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African fashion designers: ethically changing lives.

Fashion journalist Deirdre McQuillan and photographer Fionn McCann were funded under the winter 2017 round to travel to Kenya and report on the next generation of sustainable fashion designers

The idea for this project was prompted during Fashion Revolution Week in 2017 in Dublin and meeting many people actively engaged in creating awareness of sustainability and ethical methods of production. Many referenced Africa and we already knew of some successful businesses like the African Shirt Company and Soko Kenya (who produce for  ASOS).

We did a lot of preliminary research. We consulted various people, bought books on African fashion, learned as much as we could about it and made as many contacts as possible in advance of the visit. In this we were helped greatly by Vikki Brennan of Proudly Made in Africa who has long experience of working in Kenya and knew many people who had set up brands and manufacturing units committed to ethical standards. It was important to have that validation before we started. She also had useful practical advice about Kenya.

It was also key to have someone on the ground who could act as a ‘go-for’ for us to save time when we got there. We found Goodie Odhiambo in Nairobi, who was very skilled in sorting out itineraries etc. and who helped smooth paths.  The plan was to highlight the work of a number of entrepreneurial African fashion enterprises based in Nairobi and Voi, most of which would be female-led or female-run, and to highlight the vibrant nature of contemporary African fashion and how such businesses can empower and transform people’s lives.

In the event, we visited nearly twenty places in the ten-day period – more than had originally been planned – on a very hectic and tight schedule. Getting to grips with the nightmare of Nairobi traffic which we had not anticipated was the first obstacle. Any visit took hours there and back in grid-locked traffic making it impossible to do more than two or three in one day. But wherever we went we were impressed with what we saw and women were quick to explain how much their job meant to them, how much they enjoyed their work and what it meant to be able to educate their children.  

In the Kibera slum, the biggest in Africa, for example, we met the sixteen workers making jewellery whose lives have been transformed acquiring new skills, and in Panah factory, one worker told us that her work enabled her “to grow as an individual, to do something you are passionate about and to support your family”.

It was useful to get an overview of Kenyan fashion which we did from a spokesperson from the Nest Collective who told us that creatives bring more revenue than mining in Kenya  “so that the government is listening to us”, and to meet the country’s foremost blogger Diane Opoti with 74k followers on Instagram.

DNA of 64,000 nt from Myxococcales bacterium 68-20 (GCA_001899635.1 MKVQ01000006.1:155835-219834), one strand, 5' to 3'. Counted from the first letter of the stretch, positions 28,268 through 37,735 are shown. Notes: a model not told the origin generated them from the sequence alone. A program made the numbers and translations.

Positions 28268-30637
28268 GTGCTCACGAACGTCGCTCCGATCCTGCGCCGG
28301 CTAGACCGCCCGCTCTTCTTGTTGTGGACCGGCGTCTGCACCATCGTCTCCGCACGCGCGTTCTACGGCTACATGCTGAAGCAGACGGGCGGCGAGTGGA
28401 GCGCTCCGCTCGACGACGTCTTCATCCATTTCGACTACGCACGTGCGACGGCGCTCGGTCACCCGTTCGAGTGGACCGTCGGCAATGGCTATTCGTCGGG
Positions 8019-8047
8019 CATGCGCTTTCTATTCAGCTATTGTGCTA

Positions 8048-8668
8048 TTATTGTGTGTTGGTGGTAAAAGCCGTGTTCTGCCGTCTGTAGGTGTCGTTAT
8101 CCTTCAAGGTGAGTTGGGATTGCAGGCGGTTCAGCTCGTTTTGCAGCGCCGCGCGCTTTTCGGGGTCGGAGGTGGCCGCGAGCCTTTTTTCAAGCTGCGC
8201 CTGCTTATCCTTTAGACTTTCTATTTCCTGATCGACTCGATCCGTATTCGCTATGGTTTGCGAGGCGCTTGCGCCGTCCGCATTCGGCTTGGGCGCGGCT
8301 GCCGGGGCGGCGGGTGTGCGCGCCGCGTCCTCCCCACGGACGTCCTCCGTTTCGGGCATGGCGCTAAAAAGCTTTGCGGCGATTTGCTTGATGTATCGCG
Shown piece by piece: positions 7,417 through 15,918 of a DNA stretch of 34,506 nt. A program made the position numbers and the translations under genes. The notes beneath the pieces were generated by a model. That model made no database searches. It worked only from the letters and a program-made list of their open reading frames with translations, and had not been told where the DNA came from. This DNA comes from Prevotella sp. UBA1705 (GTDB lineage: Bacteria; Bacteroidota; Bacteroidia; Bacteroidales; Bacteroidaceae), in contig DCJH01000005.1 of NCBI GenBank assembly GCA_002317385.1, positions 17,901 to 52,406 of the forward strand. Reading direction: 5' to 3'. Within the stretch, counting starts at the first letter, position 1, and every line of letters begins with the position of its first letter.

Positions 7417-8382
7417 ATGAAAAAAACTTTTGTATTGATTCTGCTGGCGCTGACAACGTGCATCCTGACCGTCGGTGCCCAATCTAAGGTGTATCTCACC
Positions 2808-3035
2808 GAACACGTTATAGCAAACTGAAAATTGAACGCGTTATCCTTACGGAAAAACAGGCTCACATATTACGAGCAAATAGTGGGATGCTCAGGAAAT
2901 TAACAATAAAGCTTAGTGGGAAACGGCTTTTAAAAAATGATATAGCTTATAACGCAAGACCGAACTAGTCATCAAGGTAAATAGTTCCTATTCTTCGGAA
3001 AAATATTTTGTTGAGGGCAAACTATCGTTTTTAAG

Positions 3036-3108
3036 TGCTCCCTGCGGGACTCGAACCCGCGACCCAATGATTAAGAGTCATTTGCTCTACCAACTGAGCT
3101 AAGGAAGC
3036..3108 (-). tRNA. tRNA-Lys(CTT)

We spent a morning with one of Kenya’s most successful fashion designers internationally Anyango Mpinga who is also an activist fighting human trafficking (and whose lovely clothes are now sold in Atrium Dublin).  

We met Furaha Bishota an ex accountant now creating a vibrant new range of clothing, two sisters making award winning jewellery, Penny Winter who exports jewellery all over the US and a designer who takes particular pleasure in buying silk from a farm outside Nairobi in a farm to fibre operation. Fashion in Kenya is certainly vibrant.

The second part of the trip was to drought-ridden Voi, half way between Nairobi and the port city of Mombasa. It is one of the biggest areas of unemployment with big issues of prostitution and HIV being on the main link between Mombasa and landlocked African countries. There was a constant line of trucks on the narrow motorway with long tailbacks. 

Soko Kenya was a very impressive set up – a factory that started with four people in a shed now has over 60 and aims to have 250 in two years’ time. Conditions are exemplary, local women learn not just how to sew, but to set up their own businesses if they wish. The workers’ children are cared for right beside the factory where they have several supervisors. One woman told us that her wage enabled her to bore a water hole in her garden, avoiding have to queue like so many do to wait for a tanker to buy that precious commodity. We had to laugh when the children gathered around to sing a little song about getting up and getting dressed “on a cold and frosty morning”…. given the hot climate.

This was a long and often demanding trip, but rewarding in that we achieved what we wanted to do – and more. Hundreds of portraits of those who we met were taken, sometimes carefully set up formally, where that was possible. The feature, with a selection of photographs, appeared as a double page spread in The Irish Times Magazine in February 2018, and an exhibition of portraits will take place in September in the Copper House Gallery in Dublin.

 

The online version of Deirdre and Fionn’s piece can be read here. The exhibition will launch on Thursday, 27th September at 6.30pm in Copper House Gallery, Synge Street. It will run until Thursday, 4th October.